Advanced Medical Isotope Corporation (trading symbol QB:ADMD)
1021 N. Kellogg St. Kennewick, Washington 99336 US
T: 509.736.4000 F: 509.736.4007 E:


Latest News

Advanced Medical Isotope CEO Releases Shareholder Letter Outlining New Streamlined Path to FDA Submission

(Tue, 14, Feb 2017) >> read more


Advanced Medical Isotope CEO Issues Letter to Shareholders Issues Full Status Update, Planned FDA Submission Pathway and Business Plan for 2017 and Beyond

(Wed, 11, Jan 2017) >> read more


Advanced Medical Isotope announced today that Dr. Michael Korenko, Ph. D., who formerly served as an advisor to the Board, was named as AMI's interim President and Chief Executive Officer, replacing James Katzaroff.

(Tue, 20, Dec 2016) >> read more


Advanced Medical Isotope announced today that it has been awarded in the Superior Court of the State of Washington in and for Benton County, a total judgment of $527,875.74 USD. 
(Fri, 2, Dec 2016) >> read more


 Click here for more news and updates

Social Media

Future Isotope Projects.

Creating Hope through the use of Medical Isotopes.

In-depth insight into our company and the exciting business of the ever advancing world of medical isotope technology. The video features many of our current Management team as well as the inclusion of Dr. Barry Pressman, Chairman - Medical Advisory Board.

Processing of Molydenum 99

One of AMIC's future goals is to produce the medical imaging isotope Technetium-99m. This critical imaging isotope is created from another commonly known isotope Molybdenum-99 (Mo-99).

Nuclear Fission is used to produce the radioactive substance, Technetium-99m from Molydenum-99. Technetium-99m is employed in more than 16 million nuclear imaging procedures per-year in the US alone.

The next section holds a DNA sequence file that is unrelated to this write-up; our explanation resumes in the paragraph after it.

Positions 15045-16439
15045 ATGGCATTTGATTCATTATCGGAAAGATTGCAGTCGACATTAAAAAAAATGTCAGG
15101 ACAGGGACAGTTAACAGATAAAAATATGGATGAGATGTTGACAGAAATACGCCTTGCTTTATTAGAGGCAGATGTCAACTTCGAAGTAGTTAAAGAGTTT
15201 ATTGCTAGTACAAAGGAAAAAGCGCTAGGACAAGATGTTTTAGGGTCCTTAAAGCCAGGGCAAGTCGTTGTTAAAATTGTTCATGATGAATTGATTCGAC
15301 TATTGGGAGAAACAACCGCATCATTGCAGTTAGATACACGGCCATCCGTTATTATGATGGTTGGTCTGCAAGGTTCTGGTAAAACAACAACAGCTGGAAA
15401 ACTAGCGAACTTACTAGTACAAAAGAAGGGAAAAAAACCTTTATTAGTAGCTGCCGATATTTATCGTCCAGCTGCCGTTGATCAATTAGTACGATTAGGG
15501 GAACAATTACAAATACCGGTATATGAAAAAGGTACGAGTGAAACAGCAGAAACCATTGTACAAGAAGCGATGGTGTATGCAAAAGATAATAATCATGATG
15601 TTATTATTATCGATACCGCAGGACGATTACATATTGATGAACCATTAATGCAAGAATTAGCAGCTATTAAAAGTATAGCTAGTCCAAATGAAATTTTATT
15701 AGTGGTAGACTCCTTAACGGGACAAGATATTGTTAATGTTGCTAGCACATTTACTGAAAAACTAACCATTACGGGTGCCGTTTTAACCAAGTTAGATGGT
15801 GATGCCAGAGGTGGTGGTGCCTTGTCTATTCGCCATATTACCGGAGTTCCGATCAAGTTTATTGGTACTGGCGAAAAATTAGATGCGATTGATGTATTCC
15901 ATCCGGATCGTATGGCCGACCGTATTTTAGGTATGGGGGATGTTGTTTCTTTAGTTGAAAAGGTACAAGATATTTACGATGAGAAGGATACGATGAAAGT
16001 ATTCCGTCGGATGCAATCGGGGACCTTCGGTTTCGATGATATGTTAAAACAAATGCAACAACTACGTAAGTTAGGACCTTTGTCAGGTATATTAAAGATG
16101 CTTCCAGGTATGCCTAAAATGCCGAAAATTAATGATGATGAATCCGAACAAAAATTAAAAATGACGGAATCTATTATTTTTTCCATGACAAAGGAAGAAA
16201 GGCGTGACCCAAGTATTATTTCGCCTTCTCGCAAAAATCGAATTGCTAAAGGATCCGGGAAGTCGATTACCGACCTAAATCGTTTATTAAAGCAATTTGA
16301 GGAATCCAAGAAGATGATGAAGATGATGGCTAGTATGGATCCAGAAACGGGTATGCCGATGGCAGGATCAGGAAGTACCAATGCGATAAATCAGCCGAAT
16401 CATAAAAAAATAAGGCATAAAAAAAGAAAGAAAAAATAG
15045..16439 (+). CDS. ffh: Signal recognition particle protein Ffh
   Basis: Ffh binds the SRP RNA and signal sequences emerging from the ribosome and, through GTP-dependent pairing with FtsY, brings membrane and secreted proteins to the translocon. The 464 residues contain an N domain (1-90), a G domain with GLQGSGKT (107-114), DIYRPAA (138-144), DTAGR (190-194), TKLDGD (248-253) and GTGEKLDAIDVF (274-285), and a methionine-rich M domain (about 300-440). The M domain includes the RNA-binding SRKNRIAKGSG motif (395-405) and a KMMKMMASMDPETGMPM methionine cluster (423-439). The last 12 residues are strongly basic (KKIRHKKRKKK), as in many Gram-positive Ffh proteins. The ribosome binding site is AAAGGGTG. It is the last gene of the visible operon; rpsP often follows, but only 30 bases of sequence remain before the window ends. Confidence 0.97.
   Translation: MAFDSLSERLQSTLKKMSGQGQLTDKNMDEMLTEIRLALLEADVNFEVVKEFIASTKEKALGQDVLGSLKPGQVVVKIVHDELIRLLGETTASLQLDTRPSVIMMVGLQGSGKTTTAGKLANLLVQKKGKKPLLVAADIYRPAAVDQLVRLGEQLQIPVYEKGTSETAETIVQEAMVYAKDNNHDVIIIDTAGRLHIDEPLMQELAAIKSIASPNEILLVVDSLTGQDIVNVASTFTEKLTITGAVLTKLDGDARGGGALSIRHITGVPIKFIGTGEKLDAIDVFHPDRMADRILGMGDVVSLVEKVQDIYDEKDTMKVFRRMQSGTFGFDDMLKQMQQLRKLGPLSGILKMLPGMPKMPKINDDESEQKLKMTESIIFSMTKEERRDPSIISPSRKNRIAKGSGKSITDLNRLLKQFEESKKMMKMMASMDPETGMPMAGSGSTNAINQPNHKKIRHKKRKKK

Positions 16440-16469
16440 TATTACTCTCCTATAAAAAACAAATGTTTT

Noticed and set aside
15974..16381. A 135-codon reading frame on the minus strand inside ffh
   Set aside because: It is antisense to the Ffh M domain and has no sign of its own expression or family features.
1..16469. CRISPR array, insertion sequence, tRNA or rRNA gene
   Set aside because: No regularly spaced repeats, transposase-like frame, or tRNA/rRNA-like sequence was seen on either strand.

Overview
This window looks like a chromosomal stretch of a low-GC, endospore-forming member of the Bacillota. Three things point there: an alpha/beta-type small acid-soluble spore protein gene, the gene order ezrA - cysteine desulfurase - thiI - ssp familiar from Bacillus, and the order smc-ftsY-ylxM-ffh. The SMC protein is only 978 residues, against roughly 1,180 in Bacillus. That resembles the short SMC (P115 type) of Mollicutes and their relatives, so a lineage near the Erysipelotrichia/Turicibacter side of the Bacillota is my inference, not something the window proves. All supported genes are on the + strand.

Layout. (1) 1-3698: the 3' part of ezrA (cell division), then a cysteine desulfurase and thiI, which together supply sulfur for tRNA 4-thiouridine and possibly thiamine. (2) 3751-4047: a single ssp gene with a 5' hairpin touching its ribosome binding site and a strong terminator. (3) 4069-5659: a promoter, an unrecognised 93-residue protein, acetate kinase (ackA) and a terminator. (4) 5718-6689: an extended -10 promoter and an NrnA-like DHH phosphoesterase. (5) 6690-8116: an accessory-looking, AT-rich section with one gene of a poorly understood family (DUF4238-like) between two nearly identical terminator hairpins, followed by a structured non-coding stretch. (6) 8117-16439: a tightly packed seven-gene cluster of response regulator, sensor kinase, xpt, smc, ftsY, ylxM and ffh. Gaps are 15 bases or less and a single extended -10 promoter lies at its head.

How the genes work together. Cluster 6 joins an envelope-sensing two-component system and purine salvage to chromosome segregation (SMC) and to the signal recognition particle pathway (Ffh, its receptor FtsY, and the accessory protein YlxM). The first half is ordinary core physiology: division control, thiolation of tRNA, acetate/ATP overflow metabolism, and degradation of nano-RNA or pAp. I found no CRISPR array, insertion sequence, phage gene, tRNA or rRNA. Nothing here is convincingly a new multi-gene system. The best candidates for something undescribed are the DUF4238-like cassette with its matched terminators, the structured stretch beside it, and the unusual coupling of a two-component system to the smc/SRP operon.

Vital procedures ranging from sentinel node biopsies in cancer surgery to bone scans and cardiac stress tests are threatened by current shortages of Mo-99. With aging production reactors closing or experiencing problems, the US must import 100% of it’s Mo-99. AMIC, with its partners, is developing a way to produce Mo-99 and other critical radioisotopes domestically using an efficient compact accelerator instead of a nuclear reactor. This concept will save a significant amount of money and time in production. AMIC is moving this project forward and will be announcing progress as developments are confirmed. 


Molydenum-99 • Supply and Demand issues

"Critical shortage of Molybdenum-99 and its derivative, Technetium-99m, the most commonly used medical radioisotope in the world – used in 50,000 diagnostic medical procedures in the US every day"
"Critical shortage of Molybdenum-99 and its derivative, Technetium-99m, the most commonly used medical radioisotope in the world – used in 50,000 diagnostic medical procedures in the US every day"

Medical diagnostic imaging techniques using Technetium-99m account for roughly 80% of all nuclear medicine procedures. This represents over 30 million examinations worldwide every year.


Disruptions in the supply chain of these medical isotopes – which have half-lives of 66 hours for molybedenum-99 (99Mo) and 6 hours for its daughter isotope, technetium-99m (99mTc), and thus must be produced continually – can lead to cancellations or delays in important medical testing services.


Unfortunately, supply and reliability has declined over the past decade due to unexpected or extended shutdowns at the few aging 99Mo producing research reactor and processing facilities. These shutdowns have created global supply shortages.


Although there is currently no commercial production of Mo-99 in the United States, this was not always the case. Prior to 1989, Cintichem, Inc. produced Mo-99 for the U.S. market using a 5 MWt (megawatt thermal) research reactor located in Tuxedo, New York. This reactor was shut down when tritium contamination of surface waters adjacent to the reactor site was confirmed. A decision to decommission the reactor was subsequently made after a risk-benefit study carried out by Cintichem’s parent company, Hoffman- LaRoche, determined that its continued operation was not justified. Cintichem offered to arrange a long-term supply agreement with the other North American supplier, the Canadian company Nordion (later MDS Nordion), to supply Mo-99 to U.S. technetium generator manufacturers (Amersham [now GE Healthcare], Mallinckrodt, and DuPont(*1).


(*1) Of these three, only Mallinckrodt continues to supply technetium generators to the U.S. market.